Farmers Weekly are putting three £40,000 4x4s all hailing from South Korea to the test, this time the Kia Sorento.
Like Hyundai, Kia keeps things simple with a single engine option, so six-cylinder shoppers will have to look elsewhere.
The 2.2-litre turbodiesel delivers 197hp across all five trim grades and is fitted with a plastic intake manifold, cylinder head cover and oil filter housing to keep weight to a minimum.
From the outside, the block has a lumpier idle than its two rivals, but the clatter is fairly well damped in the cabin and the abundance of gears keeps the engine hushed at 2,000rpm on motorway jaunts. Tyre noise is more of a problem, interfering with phone conversations at high speeds.
Performance, too, is unremarkable and the power band is pretty narrow, so it needs to be worked in the middle of the rev range if it’s to deliver any sort of punch.
See also: On test: Volvo V90 Cross Country Pro D5
The third generation of Kia’s flagship model now demands an asking price of nearly £40k. That gets you an enormous spec list, decent build quality and loads of space, but the driveline doesn’t get the pulse racing and urban driving aids are favoured over genuine off-road ability. We’d save a few quid and go for a lower-spec version.
Price as tested: £38,695
The Sorento’s recent upgrade saw the old six-speed automatic gearbox replaced by an in-house-built eight-cogger that is standard on top spec models and optional on most of the others. It’s one of two options; the other being a marginally cheaper six-speed manual.
We found the auto’s standing-start reaction times a bit sleepy – so fast pull-outs from gateways and roundabouts need to be judged carefully – although it’s nowhere near as sluggish as the Rexton.
That said, the stack of ratios makes acceleration slick, as well as helping to trim emissions and improve fuel consumption. Official figures suggest a 43.5mpg average, although we found rural driving delivered a little over 33mpg and motorway cruising notched nearer 40mpg, which puts it a smidge behind the Hyundai.
Surprisingly, the stats suggest that it’s quicker than its rivals, but we felt acceleration to be fairly pedestrian – partly down to its loafy driving characteristics.
In fact, the driveline lends itself to a pretty chilled driving style – the ride is a bit wallowy but comfortable, suspension is fairly soft and it’s best when taking corners at a moderate pace.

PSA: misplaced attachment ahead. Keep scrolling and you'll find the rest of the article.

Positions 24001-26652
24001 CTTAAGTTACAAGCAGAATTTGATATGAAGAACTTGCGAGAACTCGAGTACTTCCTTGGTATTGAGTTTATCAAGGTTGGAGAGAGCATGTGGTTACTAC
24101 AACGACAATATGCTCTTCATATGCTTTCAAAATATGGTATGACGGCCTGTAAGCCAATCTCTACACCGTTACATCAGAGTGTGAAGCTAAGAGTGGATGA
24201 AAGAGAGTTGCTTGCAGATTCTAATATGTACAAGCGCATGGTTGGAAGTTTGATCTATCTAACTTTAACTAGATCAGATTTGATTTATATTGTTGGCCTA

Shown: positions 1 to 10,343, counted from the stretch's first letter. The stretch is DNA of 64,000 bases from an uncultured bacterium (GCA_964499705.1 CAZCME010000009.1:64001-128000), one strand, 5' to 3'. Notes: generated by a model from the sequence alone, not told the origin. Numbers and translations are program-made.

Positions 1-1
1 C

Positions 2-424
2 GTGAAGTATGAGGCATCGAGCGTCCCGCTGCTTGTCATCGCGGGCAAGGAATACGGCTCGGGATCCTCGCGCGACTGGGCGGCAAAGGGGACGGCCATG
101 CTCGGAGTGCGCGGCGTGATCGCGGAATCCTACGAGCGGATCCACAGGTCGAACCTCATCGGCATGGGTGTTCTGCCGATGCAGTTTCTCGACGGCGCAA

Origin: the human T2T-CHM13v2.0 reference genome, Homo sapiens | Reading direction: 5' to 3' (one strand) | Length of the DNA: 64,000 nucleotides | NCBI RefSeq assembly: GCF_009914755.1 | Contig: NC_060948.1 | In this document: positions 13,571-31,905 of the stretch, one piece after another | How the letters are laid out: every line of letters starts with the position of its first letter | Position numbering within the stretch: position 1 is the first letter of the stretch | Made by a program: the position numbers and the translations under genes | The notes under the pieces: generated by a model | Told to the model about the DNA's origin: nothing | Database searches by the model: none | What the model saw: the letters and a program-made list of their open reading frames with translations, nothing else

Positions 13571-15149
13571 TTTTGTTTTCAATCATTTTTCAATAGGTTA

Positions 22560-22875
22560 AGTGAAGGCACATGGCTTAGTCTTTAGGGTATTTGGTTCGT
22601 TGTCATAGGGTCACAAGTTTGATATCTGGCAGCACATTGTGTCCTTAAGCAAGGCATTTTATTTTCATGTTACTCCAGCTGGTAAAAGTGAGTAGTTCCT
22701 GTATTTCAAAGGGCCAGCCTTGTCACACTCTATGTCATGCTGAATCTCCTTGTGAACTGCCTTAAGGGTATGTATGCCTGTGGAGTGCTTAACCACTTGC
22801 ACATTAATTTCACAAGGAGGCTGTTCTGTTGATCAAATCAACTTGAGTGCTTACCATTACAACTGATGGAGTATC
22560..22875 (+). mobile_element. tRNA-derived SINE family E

- Central diff-lock
- Loaded spec list
- Spacious interior
- Lots of storage space
- Tyre noise on the road
- Fuel economy plummets when worked hard
- Wallowy cornering
- Limited towing capacity
Functional is the operative word here. The Sorento’s interior is all about space and carrying capacity, but it also looks a bit smarter than its rivals.
The third row gets its own air con controls and far more leg room than those in the back of the Santa Fe, while middle row occupants are treated to heated seats.
Space for heads and legs is decent throughout – all improved on the Sorento’s latest update – and the driving position feels high and commanding (until you pull up alongside the Rexton).
However, the seats are uncomfortable and lack side support, and the view rearwards is limited by the big pillars and windows that get progressively smaller.
That means relying on a reversing camera that includes a 360deg bird’s eye view, part of a loaded spec list that also features a plain-but-fine 7in touchscreen with speed limit read-outs, panoramic roof window, powered tailgate, and a “premium” sound system, but the stack of functions means there are dozens of buttons dotted around the dash.
Other imperatives for family transport include decent storage space and hard-wearing surfaces that can cope with muddy feet and spilled drinks – the Sorento ticks both of these boxes.
All-wheel drive is standard and runs via a multi-plate clutch, but where traction is no problem the drive is sent solely to the front wheels. This can switch up to a 60 front/40 rear split during regular driving.
There’s also a lock mode engaged through a console button that locks the central diff to split torque evenly between the two axles at speeds of up to 25mph.
However, Kia’s latest update has made the Sorento much bigger, which has pretty much turned it into a proper people carrier with a 4×4 edge.
Approach and departure angles are a long way off the standards set by the Rexton, and the auto model can tow a braked trailer of only 2,000kg (manuals will pull 2,500kg).
Instead, the company has focused on adding driver aids for the urban driver, such as lane departure alerts, cruise control (top-spec models have adaptive cruise) and blind spot detection.
- Engine 2.2-litre four-cyl
- Power 197hp@3,800rpm
- Torque 441Nm@1,750-2,750rpm
- Transmission 8-speed auto
- 0-62mph 9.1secs
- Top speed 127mph
- Combined consumption 43.5mpg
- Four-wheel drive Permanent 4wd
- Kerb weight 1,953kg
- Turning circle 11.08m
- Towing capacity 2,000kg
- Boot size 605 litres (1,662 litres with rear seats down)
- Ground clearance 185mm
- Base price £29,310